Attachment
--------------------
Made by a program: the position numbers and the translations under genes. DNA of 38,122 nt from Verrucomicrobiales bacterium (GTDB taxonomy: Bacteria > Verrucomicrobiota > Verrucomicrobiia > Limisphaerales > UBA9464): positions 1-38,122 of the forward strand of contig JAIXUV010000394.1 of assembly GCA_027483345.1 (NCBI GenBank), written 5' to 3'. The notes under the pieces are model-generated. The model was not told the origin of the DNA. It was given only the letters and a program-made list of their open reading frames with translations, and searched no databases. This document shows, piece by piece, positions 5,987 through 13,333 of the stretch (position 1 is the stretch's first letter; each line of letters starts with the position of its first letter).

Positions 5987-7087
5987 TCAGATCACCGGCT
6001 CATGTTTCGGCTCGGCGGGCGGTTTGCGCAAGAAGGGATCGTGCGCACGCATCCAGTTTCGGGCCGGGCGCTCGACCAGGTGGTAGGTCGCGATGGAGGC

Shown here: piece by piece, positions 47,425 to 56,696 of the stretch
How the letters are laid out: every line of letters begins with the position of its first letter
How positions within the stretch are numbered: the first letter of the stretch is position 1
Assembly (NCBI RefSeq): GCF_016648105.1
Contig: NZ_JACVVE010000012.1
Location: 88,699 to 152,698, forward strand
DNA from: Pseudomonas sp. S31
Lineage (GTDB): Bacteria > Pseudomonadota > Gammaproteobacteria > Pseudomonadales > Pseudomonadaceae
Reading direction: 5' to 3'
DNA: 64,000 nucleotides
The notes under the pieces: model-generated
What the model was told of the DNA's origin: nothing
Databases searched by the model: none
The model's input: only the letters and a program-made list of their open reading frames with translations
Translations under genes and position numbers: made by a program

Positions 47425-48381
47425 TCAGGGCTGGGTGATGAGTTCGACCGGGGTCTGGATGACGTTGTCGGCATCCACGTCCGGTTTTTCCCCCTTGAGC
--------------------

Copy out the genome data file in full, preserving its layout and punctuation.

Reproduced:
Made by a program: the position numbers and the translations under genes. DNA of 38,122 nt from Verrucomicrobiales bacterium (GTDB taxonomy: Bacteria > Verrucomicrobiota > Verrucomicrobiia > Limisphaerales > UBA9464): positions 1-38,122 of the forward strand of contig JAIXUV010000394.1 of assembly GCA_027483345.1 (NCBI GenBank), written 5' to 3'. The notes under the pieces are model-generated. The model was not told the origin of the DNA. It was given only the letters and a program-made list of their open reading frames with translations, and searched no databases. This document shows, piece by piece, positions 5,987 through 13,333 of the stretch (position 1 is the stretch's first letter; each line of letters starts with the position of its first letter).

Positions 5987-7087
5987 TCAGATCACCGGCT
6001 CATGTTTCGGCTCGGCGGGCGGTTTGCGCAAGAAGGGATCGTGCGCACGCATCCAGTTTCGGGCCGGGCGCTCGACCAGGTGGTAGGTCGCGATGGAGGC

Shown here: piece by piece, positions 47,425 to 56,696 of the stretch
How the letters are laid out: every line of letters begins with the position of its first letter
How positions within the stretch are numbered: the first letter of the stretch is position 1
Assembly (NCBI RefSeq): GCF_016648105.1
Contig: NZ_JACVVE010000012.1
Location: 88,699 to 152,698, forward strand
DNA from: Pseudomonas sp. S31
Lineage (GTDB): Bacteria > Pseudomonadota > Gammaproteobacteria > Pseudomonadales > Pseudomonadaceae
Reading direction: 5' to 3'
DNA: 64,000 nucleotides
The notes under the pieces: model-generated
What the model was told of the DNA's origin: nothing
Databases searched by the model: none
The model's input: only the letters and a program-made list of their open reading frames with translations
Translations under genes and position numbers: made by a program

Positions 47425-48381
47425 TCAGGGCTGGGTGATGAGTTCGACCGGGGTCTGGATGACGTTGTCGGCATCCACGTCCGGTTTTTCCCCCTTGAGC